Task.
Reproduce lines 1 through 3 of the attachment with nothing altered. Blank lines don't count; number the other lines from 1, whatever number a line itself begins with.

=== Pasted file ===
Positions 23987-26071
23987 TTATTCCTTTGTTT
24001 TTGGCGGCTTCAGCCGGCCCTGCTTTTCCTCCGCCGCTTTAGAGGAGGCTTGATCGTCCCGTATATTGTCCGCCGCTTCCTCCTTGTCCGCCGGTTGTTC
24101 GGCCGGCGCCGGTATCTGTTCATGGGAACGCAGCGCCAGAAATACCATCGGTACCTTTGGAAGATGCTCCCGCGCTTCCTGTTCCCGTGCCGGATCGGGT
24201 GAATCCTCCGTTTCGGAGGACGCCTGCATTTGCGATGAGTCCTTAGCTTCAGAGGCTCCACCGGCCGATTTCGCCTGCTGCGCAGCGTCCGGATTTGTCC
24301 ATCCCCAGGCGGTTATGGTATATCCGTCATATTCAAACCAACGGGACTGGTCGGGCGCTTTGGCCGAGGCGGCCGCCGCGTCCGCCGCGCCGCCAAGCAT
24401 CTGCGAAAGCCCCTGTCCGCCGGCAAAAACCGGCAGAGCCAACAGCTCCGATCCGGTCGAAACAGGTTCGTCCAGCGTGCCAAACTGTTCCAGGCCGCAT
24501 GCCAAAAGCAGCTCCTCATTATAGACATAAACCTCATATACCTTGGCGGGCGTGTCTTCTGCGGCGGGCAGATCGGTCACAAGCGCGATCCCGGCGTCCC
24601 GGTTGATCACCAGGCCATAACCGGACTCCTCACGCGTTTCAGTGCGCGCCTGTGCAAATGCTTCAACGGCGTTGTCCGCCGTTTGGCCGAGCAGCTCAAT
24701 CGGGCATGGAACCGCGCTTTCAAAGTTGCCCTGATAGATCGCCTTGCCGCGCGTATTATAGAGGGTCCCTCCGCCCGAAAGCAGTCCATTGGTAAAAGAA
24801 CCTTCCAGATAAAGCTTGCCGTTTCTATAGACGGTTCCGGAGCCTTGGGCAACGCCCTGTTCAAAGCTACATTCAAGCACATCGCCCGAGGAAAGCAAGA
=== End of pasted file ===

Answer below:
Positions 23987-26071
23987 TTATTCCTTTGTTT
24001 TTGGCGGCTTCAGCCGGCCCTGCTTTTCCTCCGCCGCTTTAGAGGAGGCTTGATCGTCCCGTATATTGTCCGCCGCTTCCTCCTTGTCCGCCGGTTGTTC